The Financial Industry Regulatory Authority (FINRA) is on a roll and it’s only the middle of January! The Authority already has published its January 2017 update of disciplinary actions against dozens of firms and individuals for violations of FINRA rules; federal securities laws, rules and regulations; and the rules of the Municipal Securities Rulemaking Board (MSRB). Many of those fines and censures were for a lack of adequate written supervisory policies and procedures (WSPs).
Big firms = big fines and big censures
J.P. Morgan Securities LLC was censured, fined $500,000 and required to certify to FINRA, within 90 days of the issuance of the AWC, that it has adopted and implemented written supervisory policies and procedures reasonably designed to supervise the execution and approval of powers of attorney (POAs) for private bank customer accounts submitted by non-U.S. resident customers.
The firm consented to the sanctions and to the entry of findings that it failed to adequately supervise the execution and approval of POAs for its private bank customer accounts submitted to the firm by non-U.S. resident customers. The findings stated that the firm failed to detect and investigate “red flags” and/or other irregularities in hundreds of these POAs, including instances where the POAs lacked information required by the firm’s procedures, such as certain dates and signatures. FINRA also found that the firm further failed to detect and prevent the practice by some of its representatives and associates of signing the POA forms as witnesses, despite not having actually witnessed the signatures. Moreover, once a POA was executed, it was submitted to the private bank’s account opening group (AOG) for review, including whether the POA had been executed according to the firm’s procedures. The AOG’s review included checking to see whether the POAs were properly dated, witnessed and notarized, as applicable. Two account-opening specialists reviewed each POA. For brokerage accounts, a third review was conducted by a private bank supervisory manager who held a securities license.
Despite this review, the firm failed to enforce its own procedures and failed to properly follow-up and investigate red flags and/or other irregularities in hundreds of the POAs, including but not limited to instances where a non-notary acting as a witness signed on the notarization line, where the signature and/or witness dates were blank or in conflict, and where a signature required by firm procedures was missing. The findings also included that by failing to adequately supervise the execution and approval of customer POAs for private bank accounts, the firm kept and maintained POAs in its records that contained inaccurate information.
FINRA found that once the firm identified the problem, it required relevant personnel to undergo additional training. Despite such training, although their frequency did diminish, irregularities in the POAs continued through the end of 2015.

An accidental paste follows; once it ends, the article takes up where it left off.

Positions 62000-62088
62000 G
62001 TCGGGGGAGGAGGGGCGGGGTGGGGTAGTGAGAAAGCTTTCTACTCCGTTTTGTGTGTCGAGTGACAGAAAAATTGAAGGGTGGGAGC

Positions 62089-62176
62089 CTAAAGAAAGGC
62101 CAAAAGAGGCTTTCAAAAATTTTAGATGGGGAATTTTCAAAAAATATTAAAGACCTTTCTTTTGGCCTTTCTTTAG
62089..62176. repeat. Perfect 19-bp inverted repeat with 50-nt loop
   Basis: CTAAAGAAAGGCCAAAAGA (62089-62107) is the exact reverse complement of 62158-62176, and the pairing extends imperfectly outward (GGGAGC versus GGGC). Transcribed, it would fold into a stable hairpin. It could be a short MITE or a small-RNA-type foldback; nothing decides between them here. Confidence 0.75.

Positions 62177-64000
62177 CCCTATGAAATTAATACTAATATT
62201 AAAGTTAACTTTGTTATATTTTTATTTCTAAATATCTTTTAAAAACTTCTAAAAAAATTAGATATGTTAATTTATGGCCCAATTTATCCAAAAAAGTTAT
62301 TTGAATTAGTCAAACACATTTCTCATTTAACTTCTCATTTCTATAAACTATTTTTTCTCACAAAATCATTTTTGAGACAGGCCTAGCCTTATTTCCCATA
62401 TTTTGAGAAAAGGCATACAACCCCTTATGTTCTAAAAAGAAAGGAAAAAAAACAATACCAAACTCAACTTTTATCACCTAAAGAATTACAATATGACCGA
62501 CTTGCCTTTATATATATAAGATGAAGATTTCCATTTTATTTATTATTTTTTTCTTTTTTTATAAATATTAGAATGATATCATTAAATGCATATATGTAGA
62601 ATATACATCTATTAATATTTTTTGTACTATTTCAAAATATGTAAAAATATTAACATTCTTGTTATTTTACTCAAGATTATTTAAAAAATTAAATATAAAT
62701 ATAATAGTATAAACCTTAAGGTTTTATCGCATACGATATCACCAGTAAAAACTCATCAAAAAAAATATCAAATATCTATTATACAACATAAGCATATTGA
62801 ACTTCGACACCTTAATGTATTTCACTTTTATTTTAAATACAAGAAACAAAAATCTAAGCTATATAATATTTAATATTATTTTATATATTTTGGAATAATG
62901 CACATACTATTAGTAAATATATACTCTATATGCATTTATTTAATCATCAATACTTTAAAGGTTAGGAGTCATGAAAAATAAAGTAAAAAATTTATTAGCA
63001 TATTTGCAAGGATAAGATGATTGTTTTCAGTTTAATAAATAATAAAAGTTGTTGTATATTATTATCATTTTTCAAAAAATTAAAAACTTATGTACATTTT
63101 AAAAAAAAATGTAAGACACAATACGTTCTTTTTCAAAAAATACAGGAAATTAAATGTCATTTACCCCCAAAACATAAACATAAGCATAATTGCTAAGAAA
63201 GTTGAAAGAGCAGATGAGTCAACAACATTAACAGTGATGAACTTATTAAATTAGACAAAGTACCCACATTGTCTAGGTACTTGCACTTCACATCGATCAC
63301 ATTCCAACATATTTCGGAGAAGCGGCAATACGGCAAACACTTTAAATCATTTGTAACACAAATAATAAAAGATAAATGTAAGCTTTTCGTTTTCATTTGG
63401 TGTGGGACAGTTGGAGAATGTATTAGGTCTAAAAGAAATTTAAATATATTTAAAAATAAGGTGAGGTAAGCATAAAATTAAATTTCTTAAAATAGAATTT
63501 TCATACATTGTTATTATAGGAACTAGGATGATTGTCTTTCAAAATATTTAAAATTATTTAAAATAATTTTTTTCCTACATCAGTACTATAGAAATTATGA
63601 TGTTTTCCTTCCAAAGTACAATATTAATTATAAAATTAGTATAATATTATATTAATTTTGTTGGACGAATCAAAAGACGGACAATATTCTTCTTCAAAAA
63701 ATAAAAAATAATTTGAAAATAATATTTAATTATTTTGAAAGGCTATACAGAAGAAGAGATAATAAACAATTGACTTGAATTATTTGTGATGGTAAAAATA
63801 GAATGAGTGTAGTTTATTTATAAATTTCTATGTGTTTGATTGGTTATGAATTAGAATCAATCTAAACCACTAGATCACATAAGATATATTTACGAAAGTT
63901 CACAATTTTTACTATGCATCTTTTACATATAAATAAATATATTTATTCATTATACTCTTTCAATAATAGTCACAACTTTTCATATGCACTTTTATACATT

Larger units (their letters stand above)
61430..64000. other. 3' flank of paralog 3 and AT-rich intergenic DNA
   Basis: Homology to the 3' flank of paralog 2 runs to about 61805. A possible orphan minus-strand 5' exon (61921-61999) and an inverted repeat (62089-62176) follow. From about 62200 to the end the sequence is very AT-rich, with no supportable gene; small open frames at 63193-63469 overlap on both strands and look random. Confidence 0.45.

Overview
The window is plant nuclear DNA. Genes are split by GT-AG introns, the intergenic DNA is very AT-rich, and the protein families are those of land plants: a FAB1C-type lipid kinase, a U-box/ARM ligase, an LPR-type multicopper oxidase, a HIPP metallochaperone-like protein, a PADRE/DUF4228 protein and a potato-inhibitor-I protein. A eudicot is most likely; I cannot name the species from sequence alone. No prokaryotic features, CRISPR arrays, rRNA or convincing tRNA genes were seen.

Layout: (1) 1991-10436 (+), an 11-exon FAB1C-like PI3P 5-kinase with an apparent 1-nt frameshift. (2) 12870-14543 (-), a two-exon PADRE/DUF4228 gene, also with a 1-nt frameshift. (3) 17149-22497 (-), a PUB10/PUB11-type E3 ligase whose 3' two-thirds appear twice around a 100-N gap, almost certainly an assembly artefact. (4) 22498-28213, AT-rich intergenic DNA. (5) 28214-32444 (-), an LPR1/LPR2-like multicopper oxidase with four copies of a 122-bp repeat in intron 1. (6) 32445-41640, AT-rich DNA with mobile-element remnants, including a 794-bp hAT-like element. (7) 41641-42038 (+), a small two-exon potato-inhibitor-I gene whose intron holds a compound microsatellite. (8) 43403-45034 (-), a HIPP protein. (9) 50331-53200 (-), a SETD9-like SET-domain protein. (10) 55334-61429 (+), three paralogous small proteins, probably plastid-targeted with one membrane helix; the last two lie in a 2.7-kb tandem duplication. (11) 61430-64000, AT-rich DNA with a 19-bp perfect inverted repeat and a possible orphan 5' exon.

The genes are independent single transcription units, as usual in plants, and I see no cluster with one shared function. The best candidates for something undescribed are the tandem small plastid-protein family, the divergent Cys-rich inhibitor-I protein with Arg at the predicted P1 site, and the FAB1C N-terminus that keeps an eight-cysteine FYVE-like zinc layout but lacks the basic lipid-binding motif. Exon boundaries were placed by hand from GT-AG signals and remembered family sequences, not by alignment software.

Capital One Investing, LLC also submitted an AWC in which the firm was censured, fined $500,000, and required to review its supervisory systems and procedures regarding recordkeeping and the accuracy of information displayed to customers to ensure that current systems and procedures are reasonably designed to achieve compliance with all securities laws and regulations, including Rule 17a-3(a)(17) under the Securities Exchange Act of 1934 (Exchange Act) and FINRA Rules 2010, 2210(d)(1)(A) and 4511. Without admitting or denying the findings, the firm consented to the sanctions and to the entry of findings that it collected suitability information and made suitability determinations for approximately 730,000 customers who used an online tool Capital One Investing provided. The findings stated that the firm failed to send and create a record that it sent certain account information to these customers within 30 days of opening the accounts, and to approximately 650,000 of these customers at 36-month intervals after the accounts were opened.
FINRA found that the firm failed to establish and maintain a supervisory system that was reasonably designed to achieve compliance with Securities and Exchange Commission (SEC) and FINRA recordkeeping rules, and FINRA advertising rules.
FINRA targets smaller firms too
One lucky ducky, Aperture, LLC (dba OptionsHouse fka tradeMONSTER) was censured and fined $25,000. Not a lot, but not chump change either!
Without admitting or denying FINRA’s findings, Aperture consented to the sanctions and to the entry of findings that very shortly after entering an erroneous order, a firm customer realized his error and contacted the firm within the time permitted under the relevant exchange’s rules to request a review and bust of his trade due to obvious error. Aperture failed to timely contact that exchange about the customer’s request and the trade was not busted. The lack of “bust” led to a loss for the customer that was ultimately settled between Aperture and its client. However, the customer filed a complaint and FINRA’s examination of the firm revealed that the firm did not have adequate systems and procedures, including WSPs, to handle customer bust requests until more than three years after the customer contacted the firm.
Are you taking care of your regulatory business?
Okay. It’s clear that for the foreseeable future, the regulators are still coming. Will you be ready? All of us — broker-dealers, RIAs, futures traders, muni bond dealers, etc. are still in the regulator gun sights.
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